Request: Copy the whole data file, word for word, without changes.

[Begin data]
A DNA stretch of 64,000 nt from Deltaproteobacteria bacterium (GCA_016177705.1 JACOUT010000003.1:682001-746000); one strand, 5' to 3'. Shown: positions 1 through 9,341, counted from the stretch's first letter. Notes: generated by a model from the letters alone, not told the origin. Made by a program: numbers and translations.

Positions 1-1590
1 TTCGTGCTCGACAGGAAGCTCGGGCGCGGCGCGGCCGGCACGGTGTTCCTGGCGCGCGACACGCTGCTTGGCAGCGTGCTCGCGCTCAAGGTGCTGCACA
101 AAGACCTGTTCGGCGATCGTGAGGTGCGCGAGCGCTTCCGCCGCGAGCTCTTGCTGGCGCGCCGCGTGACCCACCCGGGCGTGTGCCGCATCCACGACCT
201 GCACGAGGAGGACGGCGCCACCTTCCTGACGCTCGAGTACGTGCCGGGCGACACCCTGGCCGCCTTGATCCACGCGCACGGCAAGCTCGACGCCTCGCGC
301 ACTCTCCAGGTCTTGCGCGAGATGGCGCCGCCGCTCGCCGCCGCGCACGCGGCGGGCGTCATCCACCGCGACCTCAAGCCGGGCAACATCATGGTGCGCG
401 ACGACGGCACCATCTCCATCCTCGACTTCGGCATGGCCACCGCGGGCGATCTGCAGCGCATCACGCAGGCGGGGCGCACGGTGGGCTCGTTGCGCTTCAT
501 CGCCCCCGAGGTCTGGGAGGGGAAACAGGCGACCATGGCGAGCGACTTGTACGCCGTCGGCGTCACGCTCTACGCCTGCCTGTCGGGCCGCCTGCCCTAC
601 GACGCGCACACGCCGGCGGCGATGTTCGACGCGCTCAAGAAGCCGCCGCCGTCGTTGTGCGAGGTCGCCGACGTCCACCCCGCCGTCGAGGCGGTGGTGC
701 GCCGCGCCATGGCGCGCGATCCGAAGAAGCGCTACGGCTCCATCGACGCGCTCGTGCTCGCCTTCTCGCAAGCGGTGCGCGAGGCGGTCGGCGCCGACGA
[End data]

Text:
A DNA stretch of 64,000 nt from Deltaproteobacteria bacterium (GCA_016177705.1 JACOUT010000003.1:682001-746000); one strand, 5' to 3'. Shown: positions 1 through 9,341, counted from the stretch's first letter. Notes: generated by a model from the letters alone, not told the origin. Made by a program: numbers and translations.

Positions 1-1590
1 TTCGTGCTCGACAGGAAGCTCGGGCGCGGCGCGGCCGGCACGGTGTTCCTGGCGCGCGACACGCTGCTTGGCAGCGTGCTCGCGCTCAAGGTGCTGCACA
101 AAGACCTGTTCGGCGATCGTGAGGTGCGCGAGCGCTTCCGCCGCGAGCTCTTGCTGGCGCGCCGCGTGACCCACCCGGGCGTGTGCCGCATCCACGACCT
201 GCACGAGGAGGACGGCGCCACCTTCCTGACGCTCGAGTACGTGCCGGGCGACACCCTGGCCGCCTTGATCCACGCGCACGGCAAGCTCGACGCCTCGCGC
301 ACTCTCCAGGTCTTGCGCGAGATGGCGCCGCCGCTCGCCGCCGCGCACGCGGCGGGCGTCATCCACCGCGACCTCAAGCCGGGCAACATCATGGTGCGCG
401 ACGACGGCACCATCTCCATCCTCGACTTCGGCATGGCCACCGCGGGCGATCTGCAGCGCATCACGCAGGCGGGGCGCACGGTGGGCTCGTTGCGCTTCAT
501 CGCCCCCGAGGTCTGGGAGGGGAAACAGGCGACCATGGCGAGCGACTTGTACGCCGTCGGCGTCACGCTCTACGCCTGCCTGTCGGGCCGCCTGCCCTAC
601 GACGCGCACACGCCGGCGGCGATGTTCGACGCGCTCAAGAAGCCGCCGCCGTCGTTGTGCGAGGTCGCCGACGTCCACCCCGCCGTCGAGGCGGTGGTGC
701 GCCGCGCCATGGCGCGCGATCCGAAGAAGCGCTACGGCTCCATCGACGCGCTCGTGCTCGCCTTCTCGCAAGCGGTGCGCGAGGCGGTCGGCGCCGACGA